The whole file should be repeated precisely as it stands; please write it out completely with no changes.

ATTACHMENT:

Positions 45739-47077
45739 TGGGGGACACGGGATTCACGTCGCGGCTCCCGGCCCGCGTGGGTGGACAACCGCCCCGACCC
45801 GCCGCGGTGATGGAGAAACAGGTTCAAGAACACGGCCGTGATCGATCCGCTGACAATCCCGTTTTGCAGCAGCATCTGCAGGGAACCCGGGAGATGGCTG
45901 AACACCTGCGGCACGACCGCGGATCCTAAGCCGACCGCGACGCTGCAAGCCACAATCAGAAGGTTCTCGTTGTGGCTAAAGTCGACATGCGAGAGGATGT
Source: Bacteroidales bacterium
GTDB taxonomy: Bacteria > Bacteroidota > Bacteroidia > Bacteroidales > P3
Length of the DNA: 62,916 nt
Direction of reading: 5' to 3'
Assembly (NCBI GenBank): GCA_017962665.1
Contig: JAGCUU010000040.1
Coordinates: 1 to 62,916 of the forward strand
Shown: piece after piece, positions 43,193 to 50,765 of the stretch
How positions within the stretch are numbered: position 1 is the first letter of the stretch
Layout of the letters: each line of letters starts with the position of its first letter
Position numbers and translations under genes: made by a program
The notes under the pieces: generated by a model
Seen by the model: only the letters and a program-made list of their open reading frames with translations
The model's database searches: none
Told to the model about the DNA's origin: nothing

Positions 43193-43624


Positions 45739-47077
45739 TGGGGGACACGGGATTCACGTCGCGGCTCCCGGCCCGCGTGGGTGGACAACCGCCCCGACCC
45801 GCCGCGGTGATGGAGAAACAGGTTCAAGAACACGGCCGTGATCGATCCGCTGACAATCCCGTTTTGCAGCAGCATCTGCAGGGAACCCGGGAGATGGCTG
45901 AACACCTGCGGCACGACCGCGGATCCTAAGCCGACCGCGACGCTGCAAGCCACAATCAGAAGGTTCTCGTTGTGGCTAAAGTCGACATGCGAGAGGATGT
Source: Bacteroidales bacterium
GTDB taxonomy: Bacteria > Bacteroidota > Bacteroidia > Bacteroidales > P3
Length of the DNA: 62,916 nt
Direction of reading: 5' to 3'
Assembly (NCBI GenBank): GCA_017962665.1
Contig: JAGCUU010000040.1
Coordinates: 1 to 62,916 of the forward strand
Shown: piece after piece, positions 43,193 to 50,765 of the stretch
How positions within the stretch are numbered: position 1 is the first letter of the stretch
Layout of the letters: each line of letters starts with the position of its first letter
Position numbers and translations under genes: made by a program
The notes under the pieces: generated by a model
Seen by the model: only the letters and a program-made list of their open reading frames with translations
The model's database searches: none
Told to the model about the DNA's origin: nothing

Positions 43193-43624